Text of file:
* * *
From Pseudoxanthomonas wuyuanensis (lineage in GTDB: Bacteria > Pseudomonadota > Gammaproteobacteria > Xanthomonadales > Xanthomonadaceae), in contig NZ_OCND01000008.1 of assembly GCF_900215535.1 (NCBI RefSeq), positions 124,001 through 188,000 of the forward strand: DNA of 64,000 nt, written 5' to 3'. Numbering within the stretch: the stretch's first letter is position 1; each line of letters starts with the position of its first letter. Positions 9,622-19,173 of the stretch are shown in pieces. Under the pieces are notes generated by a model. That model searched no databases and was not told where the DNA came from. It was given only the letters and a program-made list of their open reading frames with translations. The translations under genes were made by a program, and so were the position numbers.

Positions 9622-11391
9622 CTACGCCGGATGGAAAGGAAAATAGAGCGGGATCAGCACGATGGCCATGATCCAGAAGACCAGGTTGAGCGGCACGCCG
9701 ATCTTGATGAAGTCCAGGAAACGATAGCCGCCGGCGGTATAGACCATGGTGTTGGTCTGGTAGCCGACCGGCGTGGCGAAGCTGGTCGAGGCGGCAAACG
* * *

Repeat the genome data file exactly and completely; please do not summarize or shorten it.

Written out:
From Pseudoxanthomonas wuyuanensis (lineage in GTDB: Bacteria > Pseudomonadota > Gammaproteobacteria > Xanthomonadales > Xanthomonadaceae), in contig NZ_OCND01000008.1 of assembly GCF_900215535.1 (NCBI RefSeq), positions 124,001 through 188,000 of the forward strand: DNA of 64,000 nt, written 5' to 3'. Numbering within the stretch: the stretch's first letter is position 1; each line of letters starts with the position of its first letter. Positions 9,622-19,173 of the stretch are shown in pieces. Under the pieces are notes generated by a model. That model searched no databases and was not told where the DNA came from. It was given only the letters and a program-made list of their open reading frames with translations. The translations under genes were made by a program, and so were the position numbers.

Positions 9622-11391
9622 CTACGCCGGATGGAAAGGAAAATAGAGCGGGATCAGCACGATGGCCATGATCCAGAAGACCAGGTTGAGCGGCACGCCG
9701 ATCTTGATGAAGTCCAGGAAACGATAGCCGCCGGCGGTATAGACCATGGTGTTGGTCTGGTAGCCGACCGGCGTGGCGAAGCTGGTCGAGGCGGCAAACG